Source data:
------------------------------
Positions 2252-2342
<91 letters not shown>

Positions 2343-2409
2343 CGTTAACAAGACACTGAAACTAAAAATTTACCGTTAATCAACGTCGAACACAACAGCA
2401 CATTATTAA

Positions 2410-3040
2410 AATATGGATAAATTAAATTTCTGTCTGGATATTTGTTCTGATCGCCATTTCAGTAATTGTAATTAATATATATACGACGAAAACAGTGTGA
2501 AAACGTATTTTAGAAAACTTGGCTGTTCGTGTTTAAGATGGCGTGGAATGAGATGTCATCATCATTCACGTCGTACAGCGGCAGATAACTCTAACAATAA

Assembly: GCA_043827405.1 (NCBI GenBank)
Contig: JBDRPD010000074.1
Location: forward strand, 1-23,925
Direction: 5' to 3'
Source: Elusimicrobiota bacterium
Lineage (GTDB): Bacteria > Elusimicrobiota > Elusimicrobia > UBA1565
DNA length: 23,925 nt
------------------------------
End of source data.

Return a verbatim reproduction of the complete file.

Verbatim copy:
Positions 2252-2342
<91 letters not shown>

Positions 2343-2409
2343 CGTTAACAAGACACTGAAACTAAAAATTTACCGTTAATCAACGTCGAACACAACAGCA
2401 CATTATTAA

Positions 2410-3040
2410 AATATGGATAAATTAAATTTCTGTCTGGATATTTGTTCTGATCGCCATTTCAGTAATTGTAATTAATATATATACGACGAAAACAGTGTGA
2501 AAACGTATTTTAGAAAACTTGGCTGTTCGTGTTTAAGATGGCGTGGAATGAGATGTCATCATCATTCACGTCGTACAGCGGCAGATAACTCTAACAATAA

Assembly: GCA_043827405.1 (NCBI GenBank)
Contig: JBDRPD010000074.1
Location: forward strand, 1-23,925
Direction: 5' to 3'
Source: Elusimicrobiota bacterium
Lineage (GTDB): Bacteria > Elusimicrobiota > Elusimicrobia > UBA1565
DNA length: 23,925 nt